Poison frogs less toxic when habitat degraded
October 2, 2006
A new study suggests habitat degradation may put some frogs at greater risk of predation by reducing their toxicity.
Clark says the research lends support to the idea that frogs could serve as a proxy for the overall health of an ecosystem.
"Frogs have been recognized as environmental indicators much akin to canaries in a coal mine," said Clark, lead author of the paper published in the October issue of Journal of Chemical Ecology. "Our research suggests that Malagasy poison frogs might also provide a measure for biological diversity."
"Poison frogs obtain their defensive skin alkaloids from their insect prey, and thus their alkaloid mixture reflects the local diversity of creatures they eat," she explained. "The study shows variation in alkaloid-toxin content of individual frogs to be greater among frogs collected in different places, and more importantly, frog individuals collected from a pristine forest consistently have a greater diversity of insect-derived toxins accumulated in their skin than do frogs from disturbed and fragmented forests. Since all the alkaloid chemicals that the frogs obtain from their diet vary so much in toxicity, the frogs with greater skin-alkaloid-diversity are more likely to be well defended against predators."
Clark and her colleagues also showed that a device for harvesting toxin samples from poison frogs, the nonlethal transcutaneous amphibian stimulator ("TAS"), is effective for collecting samples without harming local frog populations, an important finding given that frogs, especially in the forests of Madagascar, are increasingly endangered due to habitat loss and the emergence of a deadly fungal disease.
"The major cause of decline in frogs is the chytrid fungus, and it remains unknown whether any of the toxins sequestered from arthropods might protect poison frogs against this deadly fungus," Clark told mongabay.com. "There is much research still needed to fully understand poison frog ecology."
Study discovers why poison dart frogs are toxic
Poison poison dart frogs are small, colorful frogs found in the tropical forests of Central and South America. The brilliant coloration of these amphibians warns predators of their extraordinary toxicity -- the golden poison frog (Phyllobates terribilis) of Colombia is said to be lethal if held in one's hand. Scientists have long speculated on the origin of their toxins, but now, a new study published in the current issue of The Proceedings of the National Academy of Sciences reports that poison dart frogs, as well as the Mantella poison frogs of Madagascar, derive their toxicity from the ants they eat. Specifically, both groups are frogs are capable of storing ants' toxic alkaloid molecules in their glands without being harmed. Ants either synthesize these alkaloids themselves or acquire them from the plants on which they feed.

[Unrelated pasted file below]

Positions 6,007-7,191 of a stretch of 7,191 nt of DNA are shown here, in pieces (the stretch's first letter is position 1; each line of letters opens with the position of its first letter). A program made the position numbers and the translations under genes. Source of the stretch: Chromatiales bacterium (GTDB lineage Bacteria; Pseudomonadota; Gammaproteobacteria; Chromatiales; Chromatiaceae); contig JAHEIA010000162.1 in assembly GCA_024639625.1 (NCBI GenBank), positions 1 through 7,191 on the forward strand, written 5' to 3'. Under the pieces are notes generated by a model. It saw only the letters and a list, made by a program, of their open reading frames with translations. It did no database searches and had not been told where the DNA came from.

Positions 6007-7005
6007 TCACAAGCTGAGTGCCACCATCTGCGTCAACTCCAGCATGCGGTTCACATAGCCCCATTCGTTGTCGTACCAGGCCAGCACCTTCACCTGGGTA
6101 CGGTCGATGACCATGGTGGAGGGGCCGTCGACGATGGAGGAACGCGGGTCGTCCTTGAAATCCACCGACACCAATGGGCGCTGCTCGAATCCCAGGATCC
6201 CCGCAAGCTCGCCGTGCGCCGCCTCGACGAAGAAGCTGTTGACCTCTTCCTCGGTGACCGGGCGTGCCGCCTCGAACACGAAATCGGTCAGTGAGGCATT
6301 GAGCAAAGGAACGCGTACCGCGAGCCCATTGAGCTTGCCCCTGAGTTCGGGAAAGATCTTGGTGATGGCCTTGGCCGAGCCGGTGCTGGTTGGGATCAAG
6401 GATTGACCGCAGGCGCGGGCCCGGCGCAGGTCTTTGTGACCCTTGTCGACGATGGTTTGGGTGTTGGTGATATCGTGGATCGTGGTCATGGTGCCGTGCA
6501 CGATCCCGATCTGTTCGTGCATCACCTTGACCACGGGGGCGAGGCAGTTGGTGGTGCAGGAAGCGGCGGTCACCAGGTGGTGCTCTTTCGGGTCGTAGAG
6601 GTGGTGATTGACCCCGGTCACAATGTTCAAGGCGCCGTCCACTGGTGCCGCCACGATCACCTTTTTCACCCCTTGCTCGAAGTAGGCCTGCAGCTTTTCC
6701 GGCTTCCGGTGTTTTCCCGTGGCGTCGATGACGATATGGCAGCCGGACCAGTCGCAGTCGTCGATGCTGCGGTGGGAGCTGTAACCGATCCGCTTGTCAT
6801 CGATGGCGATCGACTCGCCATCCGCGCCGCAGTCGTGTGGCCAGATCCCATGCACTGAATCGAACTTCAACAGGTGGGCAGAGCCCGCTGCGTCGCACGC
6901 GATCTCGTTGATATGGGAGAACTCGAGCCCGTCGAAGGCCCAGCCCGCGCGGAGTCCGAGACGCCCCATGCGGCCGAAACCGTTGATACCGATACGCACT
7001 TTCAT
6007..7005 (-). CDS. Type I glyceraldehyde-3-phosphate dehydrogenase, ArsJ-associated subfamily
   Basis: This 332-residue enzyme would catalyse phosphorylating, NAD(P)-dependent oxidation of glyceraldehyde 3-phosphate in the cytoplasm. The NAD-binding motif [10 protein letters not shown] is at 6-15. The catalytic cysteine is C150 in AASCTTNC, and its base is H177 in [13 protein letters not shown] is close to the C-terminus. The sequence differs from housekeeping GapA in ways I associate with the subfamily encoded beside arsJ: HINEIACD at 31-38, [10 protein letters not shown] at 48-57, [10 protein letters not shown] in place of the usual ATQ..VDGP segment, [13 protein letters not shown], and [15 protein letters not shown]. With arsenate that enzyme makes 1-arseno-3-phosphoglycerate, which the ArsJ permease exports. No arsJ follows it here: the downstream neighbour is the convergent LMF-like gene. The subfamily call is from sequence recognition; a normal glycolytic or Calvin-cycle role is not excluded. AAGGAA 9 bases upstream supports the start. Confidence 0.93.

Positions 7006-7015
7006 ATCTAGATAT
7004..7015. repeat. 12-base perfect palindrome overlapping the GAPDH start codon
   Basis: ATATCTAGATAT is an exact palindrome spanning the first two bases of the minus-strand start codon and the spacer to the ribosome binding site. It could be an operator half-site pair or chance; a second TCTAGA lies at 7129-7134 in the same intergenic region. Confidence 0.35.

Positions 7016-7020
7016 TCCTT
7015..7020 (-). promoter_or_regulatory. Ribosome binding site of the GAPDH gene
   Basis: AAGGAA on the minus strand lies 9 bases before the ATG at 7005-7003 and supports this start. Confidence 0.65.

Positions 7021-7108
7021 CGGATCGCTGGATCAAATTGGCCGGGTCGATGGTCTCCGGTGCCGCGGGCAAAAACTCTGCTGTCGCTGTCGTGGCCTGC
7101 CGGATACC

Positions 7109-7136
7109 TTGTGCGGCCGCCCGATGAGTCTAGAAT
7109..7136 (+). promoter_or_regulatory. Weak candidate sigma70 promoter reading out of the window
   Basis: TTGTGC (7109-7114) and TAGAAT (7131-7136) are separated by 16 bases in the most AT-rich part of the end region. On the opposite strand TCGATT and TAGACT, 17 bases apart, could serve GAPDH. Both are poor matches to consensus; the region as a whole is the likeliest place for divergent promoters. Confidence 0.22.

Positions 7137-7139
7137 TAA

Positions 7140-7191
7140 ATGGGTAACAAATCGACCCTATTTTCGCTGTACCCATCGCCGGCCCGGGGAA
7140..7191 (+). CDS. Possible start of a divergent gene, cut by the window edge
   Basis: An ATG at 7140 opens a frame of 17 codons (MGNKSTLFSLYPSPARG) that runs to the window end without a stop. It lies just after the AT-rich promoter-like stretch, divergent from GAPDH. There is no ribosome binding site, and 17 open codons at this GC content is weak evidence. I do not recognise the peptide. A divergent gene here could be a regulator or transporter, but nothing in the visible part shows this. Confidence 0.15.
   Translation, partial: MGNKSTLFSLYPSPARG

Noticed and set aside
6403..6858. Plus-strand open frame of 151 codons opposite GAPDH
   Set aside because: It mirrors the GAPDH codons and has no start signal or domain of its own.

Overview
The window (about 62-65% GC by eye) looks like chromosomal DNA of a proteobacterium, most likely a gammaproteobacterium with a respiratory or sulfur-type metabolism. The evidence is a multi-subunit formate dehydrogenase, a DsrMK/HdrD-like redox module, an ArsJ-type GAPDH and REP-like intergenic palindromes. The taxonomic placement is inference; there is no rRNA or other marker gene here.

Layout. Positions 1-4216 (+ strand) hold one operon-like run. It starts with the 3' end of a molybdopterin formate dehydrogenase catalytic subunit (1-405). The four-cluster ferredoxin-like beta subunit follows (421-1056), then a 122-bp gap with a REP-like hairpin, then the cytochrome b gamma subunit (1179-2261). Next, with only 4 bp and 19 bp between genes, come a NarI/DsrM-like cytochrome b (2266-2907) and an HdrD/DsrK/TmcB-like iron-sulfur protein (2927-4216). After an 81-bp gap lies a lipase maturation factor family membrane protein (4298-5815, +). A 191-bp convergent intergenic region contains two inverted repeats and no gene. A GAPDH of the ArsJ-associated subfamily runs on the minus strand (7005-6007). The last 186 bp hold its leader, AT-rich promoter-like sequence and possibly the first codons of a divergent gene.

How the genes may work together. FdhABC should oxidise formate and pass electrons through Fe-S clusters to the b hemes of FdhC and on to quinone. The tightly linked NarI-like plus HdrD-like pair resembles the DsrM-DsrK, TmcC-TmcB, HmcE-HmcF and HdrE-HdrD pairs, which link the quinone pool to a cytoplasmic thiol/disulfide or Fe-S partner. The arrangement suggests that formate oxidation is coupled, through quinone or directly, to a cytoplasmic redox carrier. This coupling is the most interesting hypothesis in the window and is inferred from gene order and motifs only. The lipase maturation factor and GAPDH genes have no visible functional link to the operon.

Amphibian extinction crisis requires unprecedented conservation response say leading scientists
The world's leading amphibian experts are calling for dramatic steps, including the formation of an Amphibian Survival Alliance (ASA), to prevent the massive extinction of amphibians worldwide. The proposal is set forth in the current issue of the journal Science. "Stopping further global losses of amphibian populations and species requires an unprecedented conservation response," write the 50 scientists who co-wrote the Science paper.
Climate change is killing frogs finds new research
The dramatic global decline of amphibians may be directly connected to global warming warns a new study published in the journal Nature. Looking at a group of frogs found in biodiversity hotspots in Central and South America, scientists found links between higher temperatures and frog extinctions caused by a skin fungus. The infectious skin disease—a type of chytrid fungus (Batrachochytrium dendrobatidis)—is now found in frog populations around the world and is the main suspect in the rapid disappearance of amphibians.
Toad on brink of extinction, scientists race to study amphibian for bioactive compounds
Under the bright florescent lights of the reptile house in the Bronx Zoo of New York, a colorful exotic toad makes its final stand. Once gathering by the thousands at the waterfalls of the Kihansi Gorge of Tanzania, the population of the Kihansi Spray Toad now stands at less than 200 individuals. The hasty construction of a desperately needed dam, built with good intentions by the World Bank, has relegated this species to the edge of existence. A decade ago the Kihansi Spray Toad thrived in its thoroughly unique habitat, the waterfalls of the Kihansi River, part of ecosystem that is one of only 25 Global Biodiversity Hotspots on the planet (Hotspots are regions noted for their extensive range of species in a very small area). The gorge is located in the Southern Udzungwa Mountains of South Central Tanzania, which possess the greatest biodiversity in all of Tanzania.
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